Talented rastafarian reggae artiste Bugle put in a mature, professional performance that showed off the arc of his overall development as one of the best reggae performers in the world.
Looking dapper in a tan suit and matching sneakers, he kicked off his performance with a bang with ‘Anointed’.
“Mi forward from a place name Cooreville, Kingston 20, big up every real ghetto yute, Riverton, Seaview Gardens, Callaloo Bed, Waterhouse, if yu proud of yourself and where you come from, represent for your ghetto,” he said, before launching into ‘Be Proud’.
Bugle then requested the ‘Answer’ rhythm where he deejayed a song about burning out some ‘bwoy with nose ring’.
Bugle got a major forward for an uptempo rendition of ‘Doh’, and then he took off his jacket as he warmed up to the audience. He then earned another forward with ‘Journeys’.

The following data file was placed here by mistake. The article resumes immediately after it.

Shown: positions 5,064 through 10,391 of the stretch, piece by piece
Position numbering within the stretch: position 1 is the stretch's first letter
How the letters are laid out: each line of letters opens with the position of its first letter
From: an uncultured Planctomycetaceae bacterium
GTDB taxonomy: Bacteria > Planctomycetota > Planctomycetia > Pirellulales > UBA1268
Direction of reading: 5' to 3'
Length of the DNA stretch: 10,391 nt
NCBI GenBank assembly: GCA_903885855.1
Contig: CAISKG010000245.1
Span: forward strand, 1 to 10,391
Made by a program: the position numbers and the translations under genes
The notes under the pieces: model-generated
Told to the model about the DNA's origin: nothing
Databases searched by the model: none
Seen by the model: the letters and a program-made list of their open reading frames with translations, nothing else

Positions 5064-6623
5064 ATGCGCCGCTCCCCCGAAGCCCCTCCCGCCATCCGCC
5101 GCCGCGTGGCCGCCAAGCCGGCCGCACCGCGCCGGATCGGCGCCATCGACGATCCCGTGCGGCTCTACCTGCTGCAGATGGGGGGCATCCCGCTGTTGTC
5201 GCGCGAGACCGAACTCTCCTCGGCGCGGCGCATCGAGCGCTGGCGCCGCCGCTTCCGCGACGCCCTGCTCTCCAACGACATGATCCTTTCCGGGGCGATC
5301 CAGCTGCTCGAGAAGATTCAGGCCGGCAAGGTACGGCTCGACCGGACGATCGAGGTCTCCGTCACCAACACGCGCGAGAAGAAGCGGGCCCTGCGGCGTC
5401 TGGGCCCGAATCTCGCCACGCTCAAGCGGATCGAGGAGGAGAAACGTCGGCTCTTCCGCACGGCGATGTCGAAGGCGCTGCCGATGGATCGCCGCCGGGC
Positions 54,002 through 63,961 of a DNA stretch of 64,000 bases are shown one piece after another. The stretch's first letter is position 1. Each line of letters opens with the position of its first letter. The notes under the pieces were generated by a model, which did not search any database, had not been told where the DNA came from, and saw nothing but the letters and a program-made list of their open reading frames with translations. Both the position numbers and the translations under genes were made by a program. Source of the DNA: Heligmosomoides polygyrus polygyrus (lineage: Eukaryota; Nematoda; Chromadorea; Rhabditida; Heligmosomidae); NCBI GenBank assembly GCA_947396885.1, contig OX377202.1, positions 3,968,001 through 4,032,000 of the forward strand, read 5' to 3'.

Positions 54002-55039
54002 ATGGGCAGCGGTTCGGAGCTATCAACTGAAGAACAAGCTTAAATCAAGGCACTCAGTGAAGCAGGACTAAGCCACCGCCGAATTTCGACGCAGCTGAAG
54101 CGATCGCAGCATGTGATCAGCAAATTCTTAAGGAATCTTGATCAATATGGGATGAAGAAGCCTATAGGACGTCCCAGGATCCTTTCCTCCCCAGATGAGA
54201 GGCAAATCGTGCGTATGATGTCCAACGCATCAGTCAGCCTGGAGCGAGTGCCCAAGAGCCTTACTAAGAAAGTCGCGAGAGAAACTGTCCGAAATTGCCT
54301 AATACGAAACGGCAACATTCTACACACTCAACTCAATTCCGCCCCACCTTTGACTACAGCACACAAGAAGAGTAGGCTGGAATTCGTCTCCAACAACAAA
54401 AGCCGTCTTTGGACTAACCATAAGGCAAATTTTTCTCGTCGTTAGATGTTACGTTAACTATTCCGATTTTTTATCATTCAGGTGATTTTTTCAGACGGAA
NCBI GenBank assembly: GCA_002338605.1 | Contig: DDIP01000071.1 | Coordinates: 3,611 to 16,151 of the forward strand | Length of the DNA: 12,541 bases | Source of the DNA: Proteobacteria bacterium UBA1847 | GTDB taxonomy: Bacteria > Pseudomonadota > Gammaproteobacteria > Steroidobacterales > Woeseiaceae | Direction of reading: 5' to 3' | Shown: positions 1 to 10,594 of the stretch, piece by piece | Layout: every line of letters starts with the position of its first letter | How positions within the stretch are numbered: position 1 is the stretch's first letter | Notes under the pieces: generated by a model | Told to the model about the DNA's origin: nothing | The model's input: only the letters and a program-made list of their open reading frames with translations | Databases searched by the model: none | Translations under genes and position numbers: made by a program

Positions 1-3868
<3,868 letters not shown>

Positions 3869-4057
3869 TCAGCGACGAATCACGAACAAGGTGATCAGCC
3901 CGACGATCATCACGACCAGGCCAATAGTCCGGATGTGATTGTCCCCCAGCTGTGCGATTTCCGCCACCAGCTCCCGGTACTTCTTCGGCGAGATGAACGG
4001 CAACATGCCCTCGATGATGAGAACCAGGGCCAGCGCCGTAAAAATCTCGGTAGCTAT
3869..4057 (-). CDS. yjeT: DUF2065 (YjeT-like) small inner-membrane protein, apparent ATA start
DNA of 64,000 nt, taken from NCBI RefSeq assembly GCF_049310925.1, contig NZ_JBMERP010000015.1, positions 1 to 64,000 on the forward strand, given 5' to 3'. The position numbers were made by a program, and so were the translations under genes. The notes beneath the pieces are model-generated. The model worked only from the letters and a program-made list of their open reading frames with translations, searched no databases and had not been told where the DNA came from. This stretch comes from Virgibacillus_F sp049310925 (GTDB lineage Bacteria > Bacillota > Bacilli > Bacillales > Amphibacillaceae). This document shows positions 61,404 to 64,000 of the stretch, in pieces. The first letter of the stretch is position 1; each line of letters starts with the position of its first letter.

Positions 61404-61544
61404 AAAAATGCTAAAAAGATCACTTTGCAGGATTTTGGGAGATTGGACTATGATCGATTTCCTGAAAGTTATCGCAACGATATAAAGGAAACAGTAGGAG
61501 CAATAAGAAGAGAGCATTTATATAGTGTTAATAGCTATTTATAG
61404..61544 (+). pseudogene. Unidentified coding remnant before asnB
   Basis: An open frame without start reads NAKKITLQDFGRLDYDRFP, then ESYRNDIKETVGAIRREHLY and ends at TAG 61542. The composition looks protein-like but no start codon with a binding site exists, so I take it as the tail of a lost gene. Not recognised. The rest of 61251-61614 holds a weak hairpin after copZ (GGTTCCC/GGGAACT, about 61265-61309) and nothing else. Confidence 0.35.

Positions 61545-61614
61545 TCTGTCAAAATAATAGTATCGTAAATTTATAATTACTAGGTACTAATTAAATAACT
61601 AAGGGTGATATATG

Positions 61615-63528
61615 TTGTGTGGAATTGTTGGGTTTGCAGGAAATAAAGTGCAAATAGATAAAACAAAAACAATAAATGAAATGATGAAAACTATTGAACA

Vuvuzelas spanked the cold night air and shouts of ‘pow pow’ greeted songs like ‘What Have I Done to You?’, and he kept the momentum going with a lively rendition of ‘Blame Life’. Over the years,
Bugle has built up an impressive catalogue of songs that are like a distillation of spirituality, common sense, homespun wisdom and old proverbs.
The highlight of his performance came during his rendition of ‘Nuh Compatible’, which is arguably his biggest hit where one of his backup singers joined him onstage to answer his allegations about their ‘toxic’ relationship. She deejayed with conviction: tek back yu promises/tek back yu ring, and got some big forwards from the crowd.
He paid tribute to his mother, who gave birth to 11 children and who passed away last year.
“Mi ah number 8, imagine if mama did stop at #7, there would be no Bugle,” he said, before asking the patrons to turn on their flashlights on their phones. He transformed the venue into a glittering panorama of thousands of pinpoints of light as he did Mama Mi Love You.
The Sting organisers slashed Bugle’s performance time but he did songs like Nuh Worry, and defying the backstage managers, even did songs a capella to huge roars before exiting the stage.